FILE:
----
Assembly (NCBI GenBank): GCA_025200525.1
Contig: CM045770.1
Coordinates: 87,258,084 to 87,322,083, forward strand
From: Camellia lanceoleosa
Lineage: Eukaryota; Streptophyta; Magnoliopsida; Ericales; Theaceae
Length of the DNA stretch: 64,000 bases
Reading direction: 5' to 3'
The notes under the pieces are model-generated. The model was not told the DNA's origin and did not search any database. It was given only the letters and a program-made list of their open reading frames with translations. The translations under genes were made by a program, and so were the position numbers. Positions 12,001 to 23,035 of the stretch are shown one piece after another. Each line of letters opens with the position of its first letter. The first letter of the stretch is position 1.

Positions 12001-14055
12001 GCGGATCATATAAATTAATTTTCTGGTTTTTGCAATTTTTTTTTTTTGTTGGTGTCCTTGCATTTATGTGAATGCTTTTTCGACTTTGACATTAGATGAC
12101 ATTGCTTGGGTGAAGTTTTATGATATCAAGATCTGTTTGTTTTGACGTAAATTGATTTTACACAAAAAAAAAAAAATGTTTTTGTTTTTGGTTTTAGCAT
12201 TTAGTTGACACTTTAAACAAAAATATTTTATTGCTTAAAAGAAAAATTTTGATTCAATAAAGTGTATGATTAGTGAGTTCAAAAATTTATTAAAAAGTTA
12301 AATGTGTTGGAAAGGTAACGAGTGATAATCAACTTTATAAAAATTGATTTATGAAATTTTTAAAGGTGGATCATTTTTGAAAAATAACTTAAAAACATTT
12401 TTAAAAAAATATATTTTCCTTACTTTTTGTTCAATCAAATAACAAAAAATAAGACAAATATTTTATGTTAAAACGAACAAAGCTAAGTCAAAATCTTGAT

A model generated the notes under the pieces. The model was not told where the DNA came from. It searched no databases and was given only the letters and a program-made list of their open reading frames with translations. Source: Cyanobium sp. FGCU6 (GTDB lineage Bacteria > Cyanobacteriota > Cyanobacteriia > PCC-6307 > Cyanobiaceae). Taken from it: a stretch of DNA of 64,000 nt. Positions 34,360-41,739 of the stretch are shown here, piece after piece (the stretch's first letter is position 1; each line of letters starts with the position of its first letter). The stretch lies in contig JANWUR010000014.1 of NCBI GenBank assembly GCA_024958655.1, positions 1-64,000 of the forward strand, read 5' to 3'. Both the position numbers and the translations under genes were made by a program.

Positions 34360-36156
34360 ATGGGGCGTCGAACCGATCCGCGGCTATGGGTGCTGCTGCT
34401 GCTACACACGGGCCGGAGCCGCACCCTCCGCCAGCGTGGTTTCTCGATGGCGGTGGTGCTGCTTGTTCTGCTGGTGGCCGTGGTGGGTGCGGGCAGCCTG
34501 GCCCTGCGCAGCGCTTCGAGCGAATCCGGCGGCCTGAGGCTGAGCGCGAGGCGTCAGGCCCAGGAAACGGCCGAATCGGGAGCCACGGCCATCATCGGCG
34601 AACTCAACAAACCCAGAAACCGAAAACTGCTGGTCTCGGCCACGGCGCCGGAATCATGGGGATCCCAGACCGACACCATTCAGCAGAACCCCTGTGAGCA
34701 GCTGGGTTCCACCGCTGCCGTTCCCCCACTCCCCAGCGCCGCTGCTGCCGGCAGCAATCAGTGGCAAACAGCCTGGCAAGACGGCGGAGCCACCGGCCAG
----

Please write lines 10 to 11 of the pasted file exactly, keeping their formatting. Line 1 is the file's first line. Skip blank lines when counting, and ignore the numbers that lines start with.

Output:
12001 GCGGATCATATAAATTAATTTTCTGGTTTTTGCAATTTTTTTTTTTTGTTGGTGTCCTTGCATTTATGTGAATGCTTTTTCGACTTTGACATTAGATGAC
12101 ATTGCTTGGGTGAAGTTTTATGATATCAAGATCTGTTTGTTTTGACGTAAATTGATTTTACACAAAAAAAAAAAAATGTTTTTGTTTTTGGTTTTAGCAT